However, the NY Women in Communications' managing director, Beth Ellen Keyes, expressed the group's overall pleasure in having Rosie appear and do her thing. "She was just great."

O'Donnell's publicist, Cindi Berger, told the New York Post: "When you ask for Rosie, you know what you're getting. She's not a shrinking violet. She's a stand-up comedienne. She says things that are provocative." No kidding.

Let's play a little game. People who attend these functions, watch certain television shows, listen to certain radio broadcasts, do so of their own free will. If they don't want to subject themselves to Rosie's "humor", or see sex and violence on their TV sets, or hear entertainers' humorous remarks or political opinions, they don't have to. So, our game is to substitute the name "Imus" for "Rosie" in Ms Berger's statement above. "When you ask for Imus, you know what you're getting. (S)He's not a shrinking violet. He says things that are provocative."

Lest you think that the attendees were mostly telephone operators, the Women in Communications group included such celebrities as Barbara Walters, Joy Behar, Meredith Vieira, Joan Didion, Arianna Huffington, Nora Ephron, Martha Stewart and Hillary Clinton. Barbara and Joy must be used to Rosie's nasty mouth by now but the others may not have become so jaded. I wonder how many of them railed against Imus' recent provocative remarks. I wonder how many of them will publicly denounce Rosie? Can I count them on one hand? One finger?

UPDATE: 4/25/07; 3:38pm
Oh my! She's going to leave The View which I never watched anyway. It is impossible to live in the US without knowing way more that one wants to know about celebrities, as evidenced by my comments above. Do we really believe the story that it was just a problem negotiating a new contract? Did ABC get tired of her tirades and nastiness? Who cares.

Monday, April 23, 2007

The All-New Sheryl Crow Daily Update

I'm going to have to rename this blog. The Sheryl Crow Daily Update, or something like that. Check out the Smoking Gun for the scoop on Sheryl "Wipe out Global Warming Now" Crow's backstage demands for her concerts. What's most amazing is her specified choice of alcoholic beverage (whether for her or crew) for each day of the week.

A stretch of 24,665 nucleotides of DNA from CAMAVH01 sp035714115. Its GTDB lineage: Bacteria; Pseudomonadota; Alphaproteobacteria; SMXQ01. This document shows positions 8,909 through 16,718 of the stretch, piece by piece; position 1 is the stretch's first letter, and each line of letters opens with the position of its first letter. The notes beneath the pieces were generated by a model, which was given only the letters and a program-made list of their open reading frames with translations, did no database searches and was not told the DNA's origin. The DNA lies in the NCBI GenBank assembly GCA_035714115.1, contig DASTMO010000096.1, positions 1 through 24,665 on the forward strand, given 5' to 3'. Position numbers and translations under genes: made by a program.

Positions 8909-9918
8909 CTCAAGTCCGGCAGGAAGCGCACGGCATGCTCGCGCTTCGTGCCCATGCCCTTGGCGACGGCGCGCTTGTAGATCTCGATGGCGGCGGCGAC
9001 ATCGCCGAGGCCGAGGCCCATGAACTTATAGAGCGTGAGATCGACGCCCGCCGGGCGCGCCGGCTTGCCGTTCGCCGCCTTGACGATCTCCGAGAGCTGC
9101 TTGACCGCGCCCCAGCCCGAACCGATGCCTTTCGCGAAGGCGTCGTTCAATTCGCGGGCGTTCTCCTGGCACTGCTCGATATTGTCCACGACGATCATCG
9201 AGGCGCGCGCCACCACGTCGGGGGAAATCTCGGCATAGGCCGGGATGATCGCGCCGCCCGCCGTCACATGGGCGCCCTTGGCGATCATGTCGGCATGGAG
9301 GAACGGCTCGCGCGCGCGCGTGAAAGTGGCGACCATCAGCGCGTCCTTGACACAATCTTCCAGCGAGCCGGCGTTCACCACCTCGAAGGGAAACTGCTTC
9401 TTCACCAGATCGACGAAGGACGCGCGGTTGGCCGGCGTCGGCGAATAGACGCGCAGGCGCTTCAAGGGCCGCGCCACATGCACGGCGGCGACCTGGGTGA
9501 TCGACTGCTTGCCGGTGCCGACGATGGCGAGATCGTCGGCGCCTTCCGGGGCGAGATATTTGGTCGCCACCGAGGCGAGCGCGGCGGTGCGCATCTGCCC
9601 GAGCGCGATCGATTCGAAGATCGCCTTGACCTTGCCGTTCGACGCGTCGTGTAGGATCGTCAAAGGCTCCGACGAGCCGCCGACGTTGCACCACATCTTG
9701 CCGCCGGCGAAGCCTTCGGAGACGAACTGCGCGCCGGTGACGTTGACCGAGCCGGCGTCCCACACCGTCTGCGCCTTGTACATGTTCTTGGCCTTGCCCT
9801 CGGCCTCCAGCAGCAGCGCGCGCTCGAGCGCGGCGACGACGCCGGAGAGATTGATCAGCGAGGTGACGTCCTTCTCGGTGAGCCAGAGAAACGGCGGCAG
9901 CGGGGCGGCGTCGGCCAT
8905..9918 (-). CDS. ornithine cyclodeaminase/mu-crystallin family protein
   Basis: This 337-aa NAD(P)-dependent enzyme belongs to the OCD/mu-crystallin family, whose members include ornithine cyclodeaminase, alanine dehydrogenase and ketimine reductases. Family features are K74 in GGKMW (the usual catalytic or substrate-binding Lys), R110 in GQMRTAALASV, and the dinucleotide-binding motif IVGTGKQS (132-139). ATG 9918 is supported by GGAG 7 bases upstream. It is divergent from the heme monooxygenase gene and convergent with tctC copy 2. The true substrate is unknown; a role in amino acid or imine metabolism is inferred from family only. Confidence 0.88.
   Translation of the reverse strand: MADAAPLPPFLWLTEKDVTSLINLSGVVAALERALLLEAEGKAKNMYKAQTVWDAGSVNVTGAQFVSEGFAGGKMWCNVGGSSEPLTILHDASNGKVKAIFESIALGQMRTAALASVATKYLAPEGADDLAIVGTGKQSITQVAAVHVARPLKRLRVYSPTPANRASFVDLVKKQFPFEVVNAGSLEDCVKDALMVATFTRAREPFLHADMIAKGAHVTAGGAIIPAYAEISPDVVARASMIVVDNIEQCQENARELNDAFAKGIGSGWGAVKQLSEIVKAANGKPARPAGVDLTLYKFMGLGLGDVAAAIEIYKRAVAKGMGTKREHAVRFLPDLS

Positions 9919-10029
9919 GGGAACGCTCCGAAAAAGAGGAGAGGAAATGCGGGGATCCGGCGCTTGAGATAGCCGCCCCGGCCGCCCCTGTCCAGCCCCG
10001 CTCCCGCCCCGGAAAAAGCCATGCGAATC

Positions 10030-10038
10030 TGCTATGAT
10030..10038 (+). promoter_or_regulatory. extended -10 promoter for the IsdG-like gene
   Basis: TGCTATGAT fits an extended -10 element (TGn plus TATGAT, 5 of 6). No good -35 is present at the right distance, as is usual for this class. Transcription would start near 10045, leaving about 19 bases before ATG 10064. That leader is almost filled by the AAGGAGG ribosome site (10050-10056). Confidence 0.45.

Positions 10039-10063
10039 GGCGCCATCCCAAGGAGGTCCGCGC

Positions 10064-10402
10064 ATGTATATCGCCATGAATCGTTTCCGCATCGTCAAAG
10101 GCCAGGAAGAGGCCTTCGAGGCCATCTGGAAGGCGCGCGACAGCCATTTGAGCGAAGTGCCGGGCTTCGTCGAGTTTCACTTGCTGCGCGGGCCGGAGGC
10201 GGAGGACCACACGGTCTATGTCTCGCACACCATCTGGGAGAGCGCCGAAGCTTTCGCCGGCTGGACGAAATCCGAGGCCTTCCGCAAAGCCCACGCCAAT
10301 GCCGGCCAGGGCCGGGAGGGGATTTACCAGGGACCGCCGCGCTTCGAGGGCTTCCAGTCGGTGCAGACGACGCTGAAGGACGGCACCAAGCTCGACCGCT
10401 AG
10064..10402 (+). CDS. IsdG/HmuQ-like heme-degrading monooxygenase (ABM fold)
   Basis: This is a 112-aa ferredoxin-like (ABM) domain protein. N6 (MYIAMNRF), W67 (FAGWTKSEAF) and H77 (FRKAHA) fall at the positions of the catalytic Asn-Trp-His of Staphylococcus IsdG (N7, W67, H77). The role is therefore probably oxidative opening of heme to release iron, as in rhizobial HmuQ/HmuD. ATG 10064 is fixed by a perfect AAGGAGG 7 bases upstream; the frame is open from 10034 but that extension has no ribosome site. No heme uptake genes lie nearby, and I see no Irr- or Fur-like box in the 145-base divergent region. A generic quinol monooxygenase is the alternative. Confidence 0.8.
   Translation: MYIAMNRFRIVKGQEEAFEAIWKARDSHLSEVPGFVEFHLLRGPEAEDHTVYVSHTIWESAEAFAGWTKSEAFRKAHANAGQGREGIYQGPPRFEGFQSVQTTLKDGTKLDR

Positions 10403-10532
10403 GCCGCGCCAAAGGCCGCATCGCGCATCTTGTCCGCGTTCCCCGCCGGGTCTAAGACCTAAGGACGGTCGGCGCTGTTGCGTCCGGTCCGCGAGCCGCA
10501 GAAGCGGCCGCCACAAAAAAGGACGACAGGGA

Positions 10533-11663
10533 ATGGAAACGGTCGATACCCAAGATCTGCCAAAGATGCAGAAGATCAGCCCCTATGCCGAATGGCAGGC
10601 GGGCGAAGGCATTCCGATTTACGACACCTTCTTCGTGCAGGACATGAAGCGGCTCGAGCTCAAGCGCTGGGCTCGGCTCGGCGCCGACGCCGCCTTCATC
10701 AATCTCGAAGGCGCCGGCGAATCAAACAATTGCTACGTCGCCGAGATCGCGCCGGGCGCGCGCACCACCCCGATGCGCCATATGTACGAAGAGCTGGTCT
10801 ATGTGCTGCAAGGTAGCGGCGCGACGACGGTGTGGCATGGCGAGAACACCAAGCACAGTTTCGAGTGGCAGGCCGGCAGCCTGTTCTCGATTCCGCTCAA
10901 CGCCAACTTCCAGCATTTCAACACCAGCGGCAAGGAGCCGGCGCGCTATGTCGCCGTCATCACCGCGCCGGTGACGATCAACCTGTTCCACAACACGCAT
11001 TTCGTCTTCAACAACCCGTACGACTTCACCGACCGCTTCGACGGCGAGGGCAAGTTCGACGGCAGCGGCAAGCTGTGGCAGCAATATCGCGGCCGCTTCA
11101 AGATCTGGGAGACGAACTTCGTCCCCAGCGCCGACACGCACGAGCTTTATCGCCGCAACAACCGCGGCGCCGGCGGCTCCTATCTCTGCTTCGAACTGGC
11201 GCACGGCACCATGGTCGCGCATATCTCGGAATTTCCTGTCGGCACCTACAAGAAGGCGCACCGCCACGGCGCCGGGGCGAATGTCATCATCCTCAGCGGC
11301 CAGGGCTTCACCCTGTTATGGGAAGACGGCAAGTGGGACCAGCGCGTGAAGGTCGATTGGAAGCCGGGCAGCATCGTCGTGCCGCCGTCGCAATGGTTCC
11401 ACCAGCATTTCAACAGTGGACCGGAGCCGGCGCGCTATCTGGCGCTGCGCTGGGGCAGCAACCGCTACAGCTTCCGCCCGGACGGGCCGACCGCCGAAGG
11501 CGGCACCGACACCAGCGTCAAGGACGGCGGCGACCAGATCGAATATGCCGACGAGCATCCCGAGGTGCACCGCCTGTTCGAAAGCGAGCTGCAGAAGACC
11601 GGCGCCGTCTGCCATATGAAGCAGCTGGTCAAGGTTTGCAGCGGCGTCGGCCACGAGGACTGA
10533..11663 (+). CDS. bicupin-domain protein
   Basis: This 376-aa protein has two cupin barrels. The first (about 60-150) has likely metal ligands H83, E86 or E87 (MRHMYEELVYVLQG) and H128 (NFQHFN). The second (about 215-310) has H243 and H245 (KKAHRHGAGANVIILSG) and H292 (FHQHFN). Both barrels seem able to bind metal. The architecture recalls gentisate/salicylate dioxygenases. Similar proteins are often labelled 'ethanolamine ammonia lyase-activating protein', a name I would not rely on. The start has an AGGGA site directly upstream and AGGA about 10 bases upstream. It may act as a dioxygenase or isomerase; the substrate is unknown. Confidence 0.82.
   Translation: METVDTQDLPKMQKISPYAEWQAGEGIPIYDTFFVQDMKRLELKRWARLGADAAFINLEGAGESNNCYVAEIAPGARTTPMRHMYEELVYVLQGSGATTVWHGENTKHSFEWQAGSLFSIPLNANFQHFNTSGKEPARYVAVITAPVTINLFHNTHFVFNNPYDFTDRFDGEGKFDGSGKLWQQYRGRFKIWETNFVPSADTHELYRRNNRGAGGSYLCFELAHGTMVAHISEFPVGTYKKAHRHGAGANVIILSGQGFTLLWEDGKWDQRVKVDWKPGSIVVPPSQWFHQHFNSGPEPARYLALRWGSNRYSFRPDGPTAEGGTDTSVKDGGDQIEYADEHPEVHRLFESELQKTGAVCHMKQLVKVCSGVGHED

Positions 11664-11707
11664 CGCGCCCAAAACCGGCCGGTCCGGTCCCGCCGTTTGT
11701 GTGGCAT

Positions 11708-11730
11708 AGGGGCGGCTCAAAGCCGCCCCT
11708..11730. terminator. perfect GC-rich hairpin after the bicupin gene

Monday - 1 bottle Makers Mark Bourbon
Tuesday - 1 bottle Bombay Gin and large bottle Schweppes tonic water
Wednesday - 1 bottle Courvoisier Brandy
Thursday - 1 bottle good quality Champagne
Friday - 1 bottle Silver Tequila and 1 bottle margarita mix and a carton of orange juice
Saturday - 1 bottle Absolut Vodka and carton of orange juice
Sunday - 1 bottle silver Tequila and 1 bottle margarita mix and carton of orange juice

If it's Courvoisier, it must be Seattle.

The list also includes an itemized list of snacks, postcards, vitamins, soap, cigarettes, and provisions for the vegetarian members of the crew.

What a nasty carbon footprint she leaves behind. She travels with three tractor trailers, four buses, and six cars. Do you think all the concert-goers take the bus?

Think how much better the Earth would be if she gave no more concerts and everybody stayed home for the evening. I'm here to tell you that I will nevuh, evuh, go to another Sheryl Crow concert. I will make this sacrifice for the sake of Mother Earth. If I stick to my guns, can I use more than one square of toilet paper?

I suppose all this is par for the course for performers, past and present, but it sure reinforces my opinion of them as spoiled,demanding, prima donnas. What's more, it make it very hard to take them seriously when they try to tell us how to live our little simple lives.

I promise. No more Sheryl Crow.

Photo credit

Saturday, April 21, 2007

Sheryl Crow Strikes Again

I can't believe I'm writing about Sheryl Crow again, the second time in the past few weeks. Here's a priceless quote from Sheryl, fresh from her "Save the Planet, Stop Global Warming Now" tour.

"Although my ideas are in the earliest stages of development, they are, in my mind, worth investigating. One of my favorites is in the area of forest conservation which we heavily rely on for oxygen. I propose a limitation be put on how many squares of toilet paper can be used in any one sitting. Now, I don't want to rob any law-abiding American of his or her God-given rights, but I think we are an industrious enough people that we can make it work with only one square per restroom visit, except, of course, on those pesky occasions where 2 to 3 could be required. When presenting this idea to my younger brother, who's judgment I trust implicitly, he proposed taking it one step further. I believe his quote was, "how bout just washing the one square out."